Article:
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CRUCIFIED WITH CHRIST

by Dr. R. L. Hymers, Jr.

A sermon preached at the Baptist Tabernacle of Los Angeles
Saturday Evening, August 23, 2008

“I am crucified with Christ: nevertheless I live”
(Galatians 2:20).


I have been criticized for quoting Dietrich Bonhoeffer’s famous statement, “When Christ calls a man, he bids him come and die” (Dietrich Bonhoeffer, The Cost of Discipleship, Macmillan Publishing Company, 1963 reprint, p. 7). Conservative Christians have told me that Bonhoeffer was a theological liberal. On some things he was, but there was one point on which Bonhoeffer was more fundamental, more true to the Bible, than many conservative preachers, and this is the point – “When Christ calls a man, he bids him come and die.” I think he meant exactly what Paul meant in Galatians 2:20,

“I am crucified with Christ: nevertheless I live” (Galatians 2:20).

I think Bonhoeffer understood that verse. Oh, yes, I know he studied in a very liberal seminary when he came to New York from Germany. I know he believed some liberal teachings he learned there. I was told this about Bonhoeffer at the liberal Southern Baptist seminary I attended. But I also know that Bonhoeffer was a better Christian than he was a theologian. I mean that his heart was better than his head. This comes across in that famous statement of his, “When Christ calls a man, he bids him come and die.” I think he was saying, in his own way, what the Apostle Paul said,

“I am crucified with Christ: nevertheless I live” (Galatians 2:20).

What a man does is the best revelation of his heart. And Bonhoeffer literally lived out that verse in his own life. He returned from England and New York, where he had preached and studied, to Nazi Germany under Hitler. He had signed the Barmen Confession, which was written by some German pastors and theologians against Hitler. He deliberately went to Germany to preach Christ under Nazi persecution. It cost him his life. He was arrested by the Nazi Gestapo and put in prison for his preaching. A few days before the end of World War II the Nazis, under order from Hitler, tied a piano wire around his neck and hanged him. He choked to death, a martyr for Christ, shortly before the Allied forces liberated Germany at the end of World War II. He was thirty-nine years old. I admire this German preacher because he gave his very life as a martyr for Christ, thus proving to my mind that his faith was better than his theology, and that he truly believed what he said, “When Christ calls a man, he bids him come and die.” And I think that his words reflect that statement by the Apostle Paul,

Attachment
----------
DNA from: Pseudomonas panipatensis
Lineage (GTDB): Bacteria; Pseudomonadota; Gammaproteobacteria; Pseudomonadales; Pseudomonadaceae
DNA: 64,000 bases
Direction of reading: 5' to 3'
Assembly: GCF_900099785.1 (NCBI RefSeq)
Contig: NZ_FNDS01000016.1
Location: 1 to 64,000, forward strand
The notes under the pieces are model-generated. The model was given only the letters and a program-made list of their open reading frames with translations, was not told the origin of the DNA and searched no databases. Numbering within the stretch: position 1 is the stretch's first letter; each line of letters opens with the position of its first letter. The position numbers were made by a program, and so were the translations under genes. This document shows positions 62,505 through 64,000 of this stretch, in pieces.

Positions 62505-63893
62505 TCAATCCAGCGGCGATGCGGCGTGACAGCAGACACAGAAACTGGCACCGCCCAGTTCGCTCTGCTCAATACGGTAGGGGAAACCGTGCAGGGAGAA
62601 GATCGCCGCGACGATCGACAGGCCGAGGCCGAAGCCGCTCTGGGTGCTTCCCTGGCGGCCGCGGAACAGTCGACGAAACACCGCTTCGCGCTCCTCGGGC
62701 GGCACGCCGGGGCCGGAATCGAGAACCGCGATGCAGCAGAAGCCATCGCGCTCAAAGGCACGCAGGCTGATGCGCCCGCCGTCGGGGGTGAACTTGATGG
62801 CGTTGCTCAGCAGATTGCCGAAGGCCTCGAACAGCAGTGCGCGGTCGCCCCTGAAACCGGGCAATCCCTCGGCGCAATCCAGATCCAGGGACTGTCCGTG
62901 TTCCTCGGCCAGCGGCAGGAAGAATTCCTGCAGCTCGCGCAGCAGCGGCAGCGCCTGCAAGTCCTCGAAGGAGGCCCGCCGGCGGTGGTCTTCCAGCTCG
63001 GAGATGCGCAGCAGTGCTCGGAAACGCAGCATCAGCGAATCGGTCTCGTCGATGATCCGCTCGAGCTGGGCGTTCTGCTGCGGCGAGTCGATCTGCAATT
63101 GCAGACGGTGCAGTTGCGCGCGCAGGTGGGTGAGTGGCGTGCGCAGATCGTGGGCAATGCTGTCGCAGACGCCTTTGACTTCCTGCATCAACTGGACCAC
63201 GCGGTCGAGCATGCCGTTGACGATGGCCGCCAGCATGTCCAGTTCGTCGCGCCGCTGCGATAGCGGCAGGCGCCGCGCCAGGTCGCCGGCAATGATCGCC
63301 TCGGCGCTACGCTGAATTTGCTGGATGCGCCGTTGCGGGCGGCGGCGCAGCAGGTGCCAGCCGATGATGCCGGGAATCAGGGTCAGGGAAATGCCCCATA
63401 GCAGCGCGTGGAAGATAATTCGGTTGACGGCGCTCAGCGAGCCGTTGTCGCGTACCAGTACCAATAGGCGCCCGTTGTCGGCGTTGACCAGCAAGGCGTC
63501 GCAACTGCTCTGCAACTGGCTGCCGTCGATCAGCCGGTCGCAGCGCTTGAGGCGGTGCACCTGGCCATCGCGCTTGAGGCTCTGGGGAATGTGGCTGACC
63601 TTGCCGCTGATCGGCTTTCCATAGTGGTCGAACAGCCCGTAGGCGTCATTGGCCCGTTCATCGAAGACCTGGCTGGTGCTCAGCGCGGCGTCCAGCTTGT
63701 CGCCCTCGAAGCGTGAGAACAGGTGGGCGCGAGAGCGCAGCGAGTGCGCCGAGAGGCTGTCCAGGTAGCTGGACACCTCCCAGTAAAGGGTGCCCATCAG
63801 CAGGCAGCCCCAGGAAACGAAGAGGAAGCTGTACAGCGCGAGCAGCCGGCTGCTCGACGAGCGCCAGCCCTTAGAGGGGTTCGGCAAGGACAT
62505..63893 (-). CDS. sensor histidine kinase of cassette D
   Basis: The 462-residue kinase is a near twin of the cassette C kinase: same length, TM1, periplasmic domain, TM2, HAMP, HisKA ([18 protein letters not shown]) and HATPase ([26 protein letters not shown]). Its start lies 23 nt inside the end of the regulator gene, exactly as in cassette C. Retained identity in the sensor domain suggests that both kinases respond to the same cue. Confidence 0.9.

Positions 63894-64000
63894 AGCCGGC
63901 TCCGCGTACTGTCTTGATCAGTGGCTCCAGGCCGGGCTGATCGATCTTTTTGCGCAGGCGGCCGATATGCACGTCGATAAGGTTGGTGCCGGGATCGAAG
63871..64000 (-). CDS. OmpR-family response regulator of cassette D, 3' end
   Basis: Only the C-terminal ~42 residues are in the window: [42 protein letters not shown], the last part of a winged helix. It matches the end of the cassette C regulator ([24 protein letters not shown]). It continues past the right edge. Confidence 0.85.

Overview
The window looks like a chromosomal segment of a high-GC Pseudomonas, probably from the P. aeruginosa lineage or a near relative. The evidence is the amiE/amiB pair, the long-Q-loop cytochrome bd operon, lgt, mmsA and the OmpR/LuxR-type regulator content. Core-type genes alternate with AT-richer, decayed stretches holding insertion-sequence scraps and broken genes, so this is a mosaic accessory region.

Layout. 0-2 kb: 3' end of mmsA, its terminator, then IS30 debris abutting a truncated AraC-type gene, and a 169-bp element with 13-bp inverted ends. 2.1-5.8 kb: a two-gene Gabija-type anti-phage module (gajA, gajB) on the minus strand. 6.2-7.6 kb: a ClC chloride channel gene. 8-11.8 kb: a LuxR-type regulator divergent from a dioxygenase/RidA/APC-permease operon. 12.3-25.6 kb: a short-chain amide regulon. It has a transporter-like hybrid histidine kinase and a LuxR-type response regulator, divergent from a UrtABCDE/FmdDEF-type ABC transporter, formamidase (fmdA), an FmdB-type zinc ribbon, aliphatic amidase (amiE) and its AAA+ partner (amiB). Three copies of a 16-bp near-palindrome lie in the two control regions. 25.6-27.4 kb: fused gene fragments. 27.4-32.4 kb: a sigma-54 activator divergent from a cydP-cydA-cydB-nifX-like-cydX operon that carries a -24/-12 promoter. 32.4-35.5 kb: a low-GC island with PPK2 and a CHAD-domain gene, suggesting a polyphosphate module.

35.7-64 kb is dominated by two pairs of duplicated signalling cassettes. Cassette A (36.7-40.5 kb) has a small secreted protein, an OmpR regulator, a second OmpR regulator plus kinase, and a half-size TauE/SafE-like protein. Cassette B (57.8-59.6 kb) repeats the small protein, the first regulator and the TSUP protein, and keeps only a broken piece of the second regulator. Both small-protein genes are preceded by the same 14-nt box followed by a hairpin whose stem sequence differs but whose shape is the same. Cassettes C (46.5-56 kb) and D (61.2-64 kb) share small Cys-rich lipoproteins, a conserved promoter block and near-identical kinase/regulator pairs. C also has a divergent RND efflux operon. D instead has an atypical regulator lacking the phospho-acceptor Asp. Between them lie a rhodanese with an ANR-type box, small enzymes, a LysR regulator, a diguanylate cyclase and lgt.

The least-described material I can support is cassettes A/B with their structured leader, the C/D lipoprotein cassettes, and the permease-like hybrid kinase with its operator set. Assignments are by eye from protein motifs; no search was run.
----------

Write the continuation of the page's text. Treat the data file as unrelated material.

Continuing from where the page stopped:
“I am crucified with Christ: nevertheless I live” (Galatians 2:20).

What did the Apostle Paul mean by that statement, “I am crucified with Christ”? Dr. Lenski said,

Note the force of the perfect tense “I have been crucified”: having once been crucified, Paul remains so; the effect is permanent. This state of crucifixion is the state of death Paul entered when he died to law. Only by being crucified with Christ does one die to law. It is the one avenue of escape. Otherwise law has us by the throat and will destroy us. Faith…alone joins us to Christ crucified to be crucified “with” him (R. C. H. Lenski, Ph.D., The Interpretation of St. Paul’s Epistle to the Galatians, to the Ephesians and to the Philippians, Augsburg Publishing House, 1961 reprint, page 116).

I believe that Paul meant that the real Christian must die with Christ, if he is to live with Christ.

1.  Jesus began to die in the Garden – under the weight of man’s sin. So, you must go through the experience of Gethsemane before you can be crucified with Him, and become a real Christian.

“I am crucified with Christ: nevertheless I live”
      (Galatians 2:20).

2.  Jesus went through great agony in the Garden of Gethsemane. So, you must go through the agony of conviction and inner torment for your sin before you can be crucified with Christ and become a real Christian.